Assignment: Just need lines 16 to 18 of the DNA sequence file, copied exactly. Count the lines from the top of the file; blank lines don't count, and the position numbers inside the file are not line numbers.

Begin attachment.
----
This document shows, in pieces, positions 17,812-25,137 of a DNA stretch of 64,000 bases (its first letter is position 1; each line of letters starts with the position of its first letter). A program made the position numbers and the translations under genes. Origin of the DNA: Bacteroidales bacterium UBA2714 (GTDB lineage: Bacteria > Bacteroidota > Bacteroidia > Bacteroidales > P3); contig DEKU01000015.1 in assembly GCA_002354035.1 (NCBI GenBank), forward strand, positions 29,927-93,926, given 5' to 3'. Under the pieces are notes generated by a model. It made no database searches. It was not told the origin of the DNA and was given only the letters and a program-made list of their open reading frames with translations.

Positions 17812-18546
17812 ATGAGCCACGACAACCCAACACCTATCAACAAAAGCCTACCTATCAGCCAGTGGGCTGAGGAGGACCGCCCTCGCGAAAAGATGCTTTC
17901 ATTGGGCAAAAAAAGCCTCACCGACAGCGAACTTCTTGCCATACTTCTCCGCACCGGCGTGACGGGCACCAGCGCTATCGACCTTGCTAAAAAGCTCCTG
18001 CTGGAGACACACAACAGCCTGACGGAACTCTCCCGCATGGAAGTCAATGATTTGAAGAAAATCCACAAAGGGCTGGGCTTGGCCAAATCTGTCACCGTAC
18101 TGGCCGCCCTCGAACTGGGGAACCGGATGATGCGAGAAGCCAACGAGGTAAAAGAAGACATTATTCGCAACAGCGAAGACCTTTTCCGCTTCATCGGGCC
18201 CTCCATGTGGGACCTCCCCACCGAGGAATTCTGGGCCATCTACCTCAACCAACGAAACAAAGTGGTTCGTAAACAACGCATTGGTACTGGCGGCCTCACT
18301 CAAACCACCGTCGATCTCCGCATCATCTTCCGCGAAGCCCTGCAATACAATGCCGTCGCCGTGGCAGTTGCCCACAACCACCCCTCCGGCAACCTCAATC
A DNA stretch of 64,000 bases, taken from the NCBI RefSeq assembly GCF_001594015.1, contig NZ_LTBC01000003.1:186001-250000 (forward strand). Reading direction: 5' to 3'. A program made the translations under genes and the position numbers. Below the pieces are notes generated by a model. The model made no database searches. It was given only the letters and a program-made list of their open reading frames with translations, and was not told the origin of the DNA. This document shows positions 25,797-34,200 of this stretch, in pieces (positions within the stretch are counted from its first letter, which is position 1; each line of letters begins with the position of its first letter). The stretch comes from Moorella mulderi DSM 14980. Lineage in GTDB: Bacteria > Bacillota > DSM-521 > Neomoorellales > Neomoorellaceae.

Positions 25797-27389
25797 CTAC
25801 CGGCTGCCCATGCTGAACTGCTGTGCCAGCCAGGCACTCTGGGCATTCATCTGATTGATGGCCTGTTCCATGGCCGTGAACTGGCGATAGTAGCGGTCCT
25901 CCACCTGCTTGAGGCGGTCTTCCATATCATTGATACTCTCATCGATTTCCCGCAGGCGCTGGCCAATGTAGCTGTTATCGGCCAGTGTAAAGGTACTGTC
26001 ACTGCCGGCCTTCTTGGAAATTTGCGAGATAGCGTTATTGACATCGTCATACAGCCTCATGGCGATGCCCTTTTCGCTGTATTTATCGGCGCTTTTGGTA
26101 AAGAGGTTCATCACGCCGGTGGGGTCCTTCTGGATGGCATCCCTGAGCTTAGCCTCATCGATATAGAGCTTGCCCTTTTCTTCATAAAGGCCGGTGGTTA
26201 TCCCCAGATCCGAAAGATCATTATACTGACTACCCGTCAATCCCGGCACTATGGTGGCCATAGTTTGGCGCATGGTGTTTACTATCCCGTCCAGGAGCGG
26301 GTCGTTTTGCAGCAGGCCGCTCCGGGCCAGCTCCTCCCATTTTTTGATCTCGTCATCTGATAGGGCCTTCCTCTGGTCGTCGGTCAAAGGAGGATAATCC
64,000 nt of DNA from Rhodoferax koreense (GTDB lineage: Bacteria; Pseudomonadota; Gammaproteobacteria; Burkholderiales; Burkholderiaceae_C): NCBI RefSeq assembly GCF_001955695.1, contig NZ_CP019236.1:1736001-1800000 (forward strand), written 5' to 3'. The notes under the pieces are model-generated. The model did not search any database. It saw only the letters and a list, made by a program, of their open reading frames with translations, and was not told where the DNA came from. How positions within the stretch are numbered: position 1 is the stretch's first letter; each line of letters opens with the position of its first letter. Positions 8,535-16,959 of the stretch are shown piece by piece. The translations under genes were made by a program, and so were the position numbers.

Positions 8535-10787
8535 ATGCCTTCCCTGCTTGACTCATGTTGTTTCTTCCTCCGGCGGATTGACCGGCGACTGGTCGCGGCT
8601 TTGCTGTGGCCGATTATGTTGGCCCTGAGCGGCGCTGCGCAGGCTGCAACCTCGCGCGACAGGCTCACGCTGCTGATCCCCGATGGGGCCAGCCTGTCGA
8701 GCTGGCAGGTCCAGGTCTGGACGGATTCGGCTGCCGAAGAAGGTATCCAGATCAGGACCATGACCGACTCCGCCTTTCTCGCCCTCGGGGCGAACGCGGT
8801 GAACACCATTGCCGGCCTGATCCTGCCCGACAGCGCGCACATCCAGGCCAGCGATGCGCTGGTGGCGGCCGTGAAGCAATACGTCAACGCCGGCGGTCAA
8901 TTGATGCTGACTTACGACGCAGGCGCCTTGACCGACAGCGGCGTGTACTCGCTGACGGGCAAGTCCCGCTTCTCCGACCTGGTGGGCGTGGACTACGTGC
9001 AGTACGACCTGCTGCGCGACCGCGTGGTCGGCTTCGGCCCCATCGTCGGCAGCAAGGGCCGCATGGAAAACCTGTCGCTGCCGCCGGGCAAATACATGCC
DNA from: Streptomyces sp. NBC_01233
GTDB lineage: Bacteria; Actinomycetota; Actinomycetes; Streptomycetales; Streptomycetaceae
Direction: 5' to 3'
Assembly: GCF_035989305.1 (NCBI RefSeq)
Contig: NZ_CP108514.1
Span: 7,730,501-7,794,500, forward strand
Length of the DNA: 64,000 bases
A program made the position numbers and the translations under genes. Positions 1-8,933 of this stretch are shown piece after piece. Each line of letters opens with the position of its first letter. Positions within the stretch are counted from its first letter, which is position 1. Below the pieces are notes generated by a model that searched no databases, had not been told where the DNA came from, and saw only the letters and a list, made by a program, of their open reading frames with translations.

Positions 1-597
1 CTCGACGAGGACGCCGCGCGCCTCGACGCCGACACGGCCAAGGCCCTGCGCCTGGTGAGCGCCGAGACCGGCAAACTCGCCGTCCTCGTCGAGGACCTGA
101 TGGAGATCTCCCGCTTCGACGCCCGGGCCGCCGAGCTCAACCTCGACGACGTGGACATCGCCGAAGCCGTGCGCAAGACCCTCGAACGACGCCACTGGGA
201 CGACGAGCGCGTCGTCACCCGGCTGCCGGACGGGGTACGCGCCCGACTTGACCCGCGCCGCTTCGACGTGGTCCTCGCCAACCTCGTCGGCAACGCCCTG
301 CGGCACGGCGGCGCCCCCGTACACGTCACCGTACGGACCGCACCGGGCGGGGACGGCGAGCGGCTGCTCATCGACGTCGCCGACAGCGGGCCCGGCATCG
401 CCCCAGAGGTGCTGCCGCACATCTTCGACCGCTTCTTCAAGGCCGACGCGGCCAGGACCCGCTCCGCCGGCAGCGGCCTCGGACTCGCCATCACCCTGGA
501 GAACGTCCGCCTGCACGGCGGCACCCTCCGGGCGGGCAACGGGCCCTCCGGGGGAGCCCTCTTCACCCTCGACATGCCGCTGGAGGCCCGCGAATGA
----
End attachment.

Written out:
26201 TCCCCAGATCCGAAAGATCATTATACTGACTACCCGTCAATCCCGGCACTATGGTGGCCATAGTTTGGCGCATGGTGTTTACTATCCCGTCCAGGAGCGG
26301 GTCGTTTTGCAGCAGGCCGCTCCGGGCCAGCTCCTCCCATTTTTTGATCTCGTCATCTGATAGGGCCTTCCTCTGGTCGTCGGTCAAAGGAGGATAATCC
64,000 nt of DNA from Rhodoferax koreense (GTDB lineage: Bacteria; Pseudomonadota; Gammaproteobacteria; Burkholderiales; Burkholderiaceae_C): NCBI RefSeq assembly GCF_001955695.1, contig NZ_CP019236.1:1736001-1800000 (forward strand), written 5' to 3'. The notes under the pieces are model-generated. The model did not search any database. It saw only the letters and a list, made by a program, of their open reading frames with translations, and was not told where the DNA came from. How positions within the stretch are numbered: position 1 is the stretch's first letter; each line of letters opens with the position of its first letter. Positions 8,535-16,959 of the stretch are shown piece by piece. The translations under genes were made by a program, and so were the position numbers.